Pierre Gattaz: "Working towards integrating all systems"
Points of view | 21 Jun 2010
The view of Pierre Gattaz (FIEEC)
At present, in France, numerous regional telehealth and telemedicine initiatives are underway, which are undoubtedly worthwhile, even if they have been achieved by making the best of what's available – in other words, with the goodwill of each stakeholder.
The major drawback of these initiatives is their lack of interoperability, which makes them prohibitively expensive and prevents the development of a genuine market, and therefore a lasting industry. We have now reached the point where everyone is in agreement about the need for a strong society; we have come to a collective realization, seen major advances in technology, and accepted that lasting solutions are required.
The challenge is now to work towards integrating all systems, ranging from home support (mostly made possible by home solutions), to the most specialist telemedicine, home hospital care and treatment. Information systems are the link between all of these solutions.
The industries represented by the FIEEC cover this entire chain of solutions (home solutions, electric and digital infrastructures, medical services, healthcare software, etc).
This being the case, we are able to measure the strategic nature of interoperability, both in terms of information systems and telehealth products. This is essential if we are to move into a phase of industrialization and deployment.
There is a pressing need to strengthen and/or create interoperability between systems, based on international standards in this field, and France can and should play a leading role in defining these standards.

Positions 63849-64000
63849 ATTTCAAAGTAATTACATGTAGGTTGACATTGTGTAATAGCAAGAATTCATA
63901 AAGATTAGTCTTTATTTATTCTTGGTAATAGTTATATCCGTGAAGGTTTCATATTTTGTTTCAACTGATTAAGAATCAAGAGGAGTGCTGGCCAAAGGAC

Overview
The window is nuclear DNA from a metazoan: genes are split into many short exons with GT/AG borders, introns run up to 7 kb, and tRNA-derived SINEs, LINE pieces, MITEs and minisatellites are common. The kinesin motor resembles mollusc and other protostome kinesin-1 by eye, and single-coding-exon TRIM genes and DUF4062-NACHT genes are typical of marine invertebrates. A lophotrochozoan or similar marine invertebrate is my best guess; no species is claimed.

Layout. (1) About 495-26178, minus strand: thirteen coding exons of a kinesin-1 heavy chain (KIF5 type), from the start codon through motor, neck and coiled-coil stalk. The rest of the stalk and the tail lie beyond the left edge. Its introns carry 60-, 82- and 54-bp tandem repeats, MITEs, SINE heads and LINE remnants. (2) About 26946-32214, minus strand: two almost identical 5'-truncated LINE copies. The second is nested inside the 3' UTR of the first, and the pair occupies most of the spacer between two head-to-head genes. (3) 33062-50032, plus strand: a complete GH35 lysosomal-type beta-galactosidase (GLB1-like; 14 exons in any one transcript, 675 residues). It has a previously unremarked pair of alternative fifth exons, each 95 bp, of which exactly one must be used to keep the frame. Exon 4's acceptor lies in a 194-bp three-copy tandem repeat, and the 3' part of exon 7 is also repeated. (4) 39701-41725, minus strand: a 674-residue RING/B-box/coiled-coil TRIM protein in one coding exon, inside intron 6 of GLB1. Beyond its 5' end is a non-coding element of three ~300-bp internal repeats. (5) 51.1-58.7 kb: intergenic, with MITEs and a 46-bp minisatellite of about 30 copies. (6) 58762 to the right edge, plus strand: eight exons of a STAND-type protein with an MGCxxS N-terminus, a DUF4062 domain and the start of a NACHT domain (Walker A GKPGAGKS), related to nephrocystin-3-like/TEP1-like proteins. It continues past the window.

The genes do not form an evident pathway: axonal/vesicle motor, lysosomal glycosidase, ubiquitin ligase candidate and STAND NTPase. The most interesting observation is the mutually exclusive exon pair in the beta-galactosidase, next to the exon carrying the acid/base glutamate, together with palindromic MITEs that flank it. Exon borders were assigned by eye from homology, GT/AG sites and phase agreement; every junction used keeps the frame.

Internationally compatible standards
We need a high-performance, flexible and affordable standardization tool to support businesses. The French electricity union (UTE) offers an interesting example of an effective, widely accepted standardization tool that is tailored to the needs of businesses.
France needs to urgently adopt standards that are internationally compatible, possibly through existing consortiums such as Continua, so that all of the telehealth projects and initiatives implemented in the future can be interconnected.
The work recently carried out by ASIP Santé, which demonstrated its willingness to consult with the relevant industrial sectors, ties in with this thinking and therefore must be continued and extended.
To achieve interoperability, efficiency is key. It is vital that we do not create a reference system for France alone which cannot be harmonized with other European and international systems. Otherwise, telehealth will never become the important industry that it promises to be.
Pierre Gattaz, President of the French association trade union group for the electric, electronic and communications industries (FIEEC).